[0090] In an alternate coating process, the modified Stober growth process was followed using VO.sub.2 nanowires, TEOS, and NH.sub.4OH dispersed within a water:ethanol mixture. The mixture was allowed to react for 10 min and then a portion was removed and sprayed onto the cleaned glass slide. Again, this process was repeated until a homogeneous coating was made using the entirety of the solution. The mixture interacted with the hydroxylated substrate, forming dispersions of VO.sub.2 nanowires in amorphous silica matrices. In addition, some of the prepared slides were annealed in open air at 100.degree. C. after drying.

[0091] The VO.sub.2@SiO.sub.2 core-shell nanowires were characterized using a variety of methods. The surface morphologies were examined using scanning electron microscopy (SEM, Hitachi SU-70 operated at 5 kV and equipped with an energy dispersive X-ray spectroscopy detector). The nanowire/silica shell interfaces were further examined using high-resolution transmission electron microscopy (HRTEM) and selected area electron diffraction (SAED, JEOL-2010, operated with an accelerating voltage of 200 kV and a beam current of 100 mA). The samples for HRTEM were prepared by dispersing the coated VO.sub.2 nanowires in ethanol and placing the solution on a 300-mesh copper grid coated with amorphous carbon. The grid was then allowed to dry under ambient conditions. Raman spectra were obtained using a Jobin-Yvon Horiba Labram HR800 instrument coupled to an Olympus BX41 microscope using the 514.5 nm laser excitation from an Ar-ion laser. The laser power was kept below 10 mW to avoid photo-oxidation. Differential scanning calorimetry (DSC, Q200 TA instruments) measurements under flowing argon atmosphere in a temperature range from -50.degree. C. to 150.degree. C. were used to determine the transition temperature of the prepared nanowires.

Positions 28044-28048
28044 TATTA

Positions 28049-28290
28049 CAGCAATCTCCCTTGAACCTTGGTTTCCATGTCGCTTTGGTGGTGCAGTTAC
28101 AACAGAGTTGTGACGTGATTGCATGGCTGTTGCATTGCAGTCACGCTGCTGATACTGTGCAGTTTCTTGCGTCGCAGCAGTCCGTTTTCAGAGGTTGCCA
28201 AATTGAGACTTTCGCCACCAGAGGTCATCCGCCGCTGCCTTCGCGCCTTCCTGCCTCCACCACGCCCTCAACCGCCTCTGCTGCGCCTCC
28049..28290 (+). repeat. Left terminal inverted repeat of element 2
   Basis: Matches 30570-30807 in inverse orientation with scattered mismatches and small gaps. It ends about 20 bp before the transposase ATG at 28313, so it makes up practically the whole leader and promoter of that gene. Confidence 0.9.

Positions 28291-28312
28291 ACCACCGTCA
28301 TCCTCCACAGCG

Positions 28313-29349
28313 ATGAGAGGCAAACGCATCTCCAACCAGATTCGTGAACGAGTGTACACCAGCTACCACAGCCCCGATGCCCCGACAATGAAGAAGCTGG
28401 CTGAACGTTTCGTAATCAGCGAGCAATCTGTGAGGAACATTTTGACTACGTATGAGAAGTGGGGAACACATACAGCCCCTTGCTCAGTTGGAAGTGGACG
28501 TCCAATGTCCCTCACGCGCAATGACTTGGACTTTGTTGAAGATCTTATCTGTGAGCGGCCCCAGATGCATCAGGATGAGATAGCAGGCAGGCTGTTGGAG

[0092] Adhesion testing was performed using the American Society for Testing Materials (ASTM) Test 3359. Briefly, a grid was defined on the coated substrate using the designated tool. Tape was then applied to the substrate and peeled. The coating was then classified (0B to 5B) according to the standards prescribed for this ASTM method. FTIR measurements were performed on a Bruker instrument using a thermal stage.